Sunday, February 26, 2006

Responses vs. Reactions

Yesterday I rolled no-gi for the first time in a while. No-gi classes are on the weekend; time my wife, Tania, and I take care of home and baby stuff, so I usually do not get to attend these classes. But yesterday I made it to no-gi class by making a strategic time trade with Tania. Matrimonial grappling!

Being on unfamiliar ground; rolling without the benefit of grabbing onto an opponent's gi, I found the no-gi situation initially frustrating. The moves and fundamentals were the same as gi training, but more difficult and less forgiving when going on the offense. And a little easier on defense accept for dealing with the high skill level of some of my teammates.

That brings me to some thoughts from this class; in any situation you either "react" or "respond".


When I am put in a new, unfamiliar, or position or situation I have trouble dealing with; I react. My reaction comes from an unconscious awareness of a situation that must be dealt with quickly. Untrained reactions, like mine as a white belt, are usually clumsy and defensive. Or sometimes my reaction could be, "hey, look at what I got" and then leads to a successful offensive movement. But reactions are simply unplanned.
Responses are far better than reactions when learning. A response implies an awareness to a situation before it happens and as it is happening. Responses are a result of repetition of training a specific move over and over until it can be understood and applied properly when the situation allows. A response means you know what is going on from start to finish.
As a white belt, most of my rolling is reaction based and the reactions are most times incorrect. But every once and a while, thanks to my training and repetition, I get to respond. Setting up and being aware of properly applying an Upa from the bottom of a mount, triangle from a broken closed guard, and various sweeps are currently my automatic "responses" to situations. I add more and more responses every time I train and every roll I fight.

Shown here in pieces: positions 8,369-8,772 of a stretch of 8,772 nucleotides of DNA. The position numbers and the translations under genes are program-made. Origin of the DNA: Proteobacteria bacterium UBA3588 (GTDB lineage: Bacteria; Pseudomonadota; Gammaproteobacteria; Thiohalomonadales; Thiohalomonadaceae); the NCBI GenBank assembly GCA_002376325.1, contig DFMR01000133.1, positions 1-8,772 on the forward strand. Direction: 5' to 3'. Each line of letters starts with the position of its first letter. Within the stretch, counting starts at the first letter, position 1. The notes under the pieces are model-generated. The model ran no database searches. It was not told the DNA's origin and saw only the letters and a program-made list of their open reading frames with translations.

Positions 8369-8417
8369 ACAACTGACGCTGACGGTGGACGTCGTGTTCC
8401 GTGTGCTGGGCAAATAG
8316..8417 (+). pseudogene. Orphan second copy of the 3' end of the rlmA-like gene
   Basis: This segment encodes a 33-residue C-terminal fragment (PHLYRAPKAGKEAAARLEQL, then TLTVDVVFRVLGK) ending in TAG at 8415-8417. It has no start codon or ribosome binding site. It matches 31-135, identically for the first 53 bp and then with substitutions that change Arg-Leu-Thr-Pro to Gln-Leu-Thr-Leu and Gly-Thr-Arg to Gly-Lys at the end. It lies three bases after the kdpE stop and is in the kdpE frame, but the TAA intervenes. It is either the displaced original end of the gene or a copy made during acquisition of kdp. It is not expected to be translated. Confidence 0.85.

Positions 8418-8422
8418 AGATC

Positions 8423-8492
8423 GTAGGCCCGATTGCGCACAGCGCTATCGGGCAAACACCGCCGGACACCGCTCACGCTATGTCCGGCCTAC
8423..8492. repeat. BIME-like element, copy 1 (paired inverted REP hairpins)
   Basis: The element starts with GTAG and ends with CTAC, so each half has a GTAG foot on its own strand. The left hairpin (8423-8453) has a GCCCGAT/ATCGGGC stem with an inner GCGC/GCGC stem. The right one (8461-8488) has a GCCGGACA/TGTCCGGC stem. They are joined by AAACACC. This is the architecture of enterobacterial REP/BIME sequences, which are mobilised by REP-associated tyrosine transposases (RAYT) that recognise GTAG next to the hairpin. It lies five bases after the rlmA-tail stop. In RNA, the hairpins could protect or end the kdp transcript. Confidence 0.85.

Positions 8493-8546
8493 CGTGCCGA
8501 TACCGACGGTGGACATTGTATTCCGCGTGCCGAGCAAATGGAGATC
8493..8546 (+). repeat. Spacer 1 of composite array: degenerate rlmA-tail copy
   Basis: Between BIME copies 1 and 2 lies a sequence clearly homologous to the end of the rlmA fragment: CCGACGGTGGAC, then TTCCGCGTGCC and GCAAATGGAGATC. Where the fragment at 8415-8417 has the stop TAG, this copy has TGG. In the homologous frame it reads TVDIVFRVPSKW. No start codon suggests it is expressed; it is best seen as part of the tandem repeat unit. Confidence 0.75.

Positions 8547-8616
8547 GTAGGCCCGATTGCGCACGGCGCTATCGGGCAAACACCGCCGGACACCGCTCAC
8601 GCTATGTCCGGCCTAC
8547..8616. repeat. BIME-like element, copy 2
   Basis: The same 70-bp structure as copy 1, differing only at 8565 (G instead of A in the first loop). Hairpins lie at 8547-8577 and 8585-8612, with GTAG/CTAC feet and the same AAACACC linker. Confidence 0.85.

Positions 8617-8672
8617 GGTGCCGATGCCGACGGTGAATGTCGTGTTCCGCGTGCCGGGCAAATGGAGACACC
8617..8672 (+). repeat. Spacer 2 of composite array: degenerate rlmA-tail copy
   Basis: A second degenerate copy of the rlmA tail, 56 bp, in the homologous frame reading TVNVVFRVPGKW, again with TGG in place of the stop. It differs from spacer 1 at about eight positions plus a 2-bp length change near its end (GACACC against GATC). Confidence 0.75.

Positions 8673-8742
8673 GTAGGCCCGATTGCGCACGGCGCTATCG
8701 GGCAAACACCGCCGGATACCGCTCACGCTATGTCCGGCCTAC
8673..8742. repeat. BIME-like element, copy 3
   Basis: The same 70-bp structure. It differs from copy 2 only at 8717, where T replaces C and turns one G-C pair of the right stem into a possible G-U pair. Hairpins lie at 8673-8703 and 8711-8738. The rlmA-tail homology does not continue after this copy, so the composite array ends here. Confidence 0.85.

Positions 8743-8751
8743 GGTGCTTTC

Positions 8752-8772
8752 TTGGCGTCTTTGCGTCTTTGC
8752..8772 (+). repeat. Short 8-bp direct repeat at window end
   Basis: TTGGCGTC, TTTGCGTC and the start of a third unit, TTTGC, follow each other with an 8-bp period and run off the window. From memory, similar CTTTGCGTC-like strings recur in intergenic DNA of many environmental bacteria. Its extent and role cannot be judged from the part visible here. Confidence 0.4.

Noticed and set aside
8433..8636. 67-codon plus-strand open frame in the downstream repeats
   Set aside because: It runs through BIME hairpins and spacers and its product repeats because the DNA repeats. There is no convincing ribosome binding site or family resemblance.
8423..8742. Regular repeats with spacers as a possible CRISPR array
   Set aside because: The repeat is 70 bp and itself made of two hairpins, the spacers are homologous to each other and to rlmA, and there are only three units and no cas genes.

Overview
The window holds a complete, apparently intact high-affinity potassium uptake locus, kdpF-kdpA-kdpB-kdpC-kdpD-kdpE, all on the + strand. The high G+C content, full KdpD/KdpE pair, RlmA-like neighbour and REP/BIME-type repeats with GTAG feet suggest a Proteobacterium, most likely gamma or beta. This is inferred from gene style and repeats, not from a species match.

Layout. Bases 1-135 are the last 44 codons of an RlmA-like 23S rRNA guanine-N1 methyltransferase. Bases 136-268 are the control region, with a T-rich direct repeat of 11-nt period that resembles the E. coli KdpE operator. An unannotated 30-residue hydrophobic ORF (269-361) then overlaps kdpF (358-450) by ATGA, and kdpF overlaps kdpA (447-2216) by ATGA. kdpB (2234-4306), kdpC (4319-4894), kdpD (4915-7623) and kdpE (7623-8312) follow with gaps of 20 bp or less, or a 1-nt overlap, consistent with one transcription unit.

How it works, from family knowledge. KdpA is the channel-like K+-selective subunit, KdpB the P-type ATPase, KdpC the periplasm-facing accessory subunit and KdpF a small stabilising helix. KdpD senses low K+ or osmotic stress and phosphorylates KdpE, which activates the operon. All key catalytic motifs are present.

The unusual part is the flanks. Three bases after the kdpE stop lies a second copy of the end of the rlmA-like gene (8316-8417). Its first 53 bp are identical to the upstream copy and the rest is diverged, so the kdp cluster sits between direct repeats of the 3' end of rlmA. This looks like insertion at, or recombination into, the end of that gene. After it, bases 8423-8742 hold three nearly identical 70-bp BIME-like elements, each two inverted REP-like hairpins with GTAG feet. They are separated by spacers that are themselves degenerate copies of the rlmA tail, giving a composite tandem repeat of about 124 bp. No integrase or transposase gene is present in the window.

The more responses I have in my arsenal, the better fighter I will become. And the only way to assemble more and improve responses is to train more. So I guess Brazilian Jiu Jitsu is all about ingraining proper and automatic responses to various situations and building the physical tools to make them happen. But in the future, I suspect, my responses will be so automatic and correct in application, they will simply become reactions again...


Friday, February 24, 2006

Treating Friction Blisters

When I first started training, my feet would constantly get friction blisters from the training mats (Judo tatami at my club). If I trained no-gi, my knees and sometimes elbows would also get scarred up. Painful? Sometimes, but more of a stinging sensation. Annoying? Certainly, because the wounds would not heal before the next class 2 days later.

At first I tried band-aids which would fall off once I started sweating. Then I tried covering the scares with hockey tape and tough it out. It helped a little, but pulling hockey tape off a fresh blister scar was not very pleasant. Then I found this great stuff called New-Skin.

New-Skin is a Liquid Antiseptic Bandage that you litterally paint on your blister, cut, or scar. After I came home from class and threw my kimono in the wash, I would jump in the shower. If you have a friction blister, you feel it in the shower. The pain continues as you get out and dry yourself off. That is the perfect time to paint on the New-Skin Antiseptic Liquid Bandage. If you feel a stinging, paint where you feel it. Sometimes applying the New-Skin can sting nicely, but after a few seconds, the pain is gone.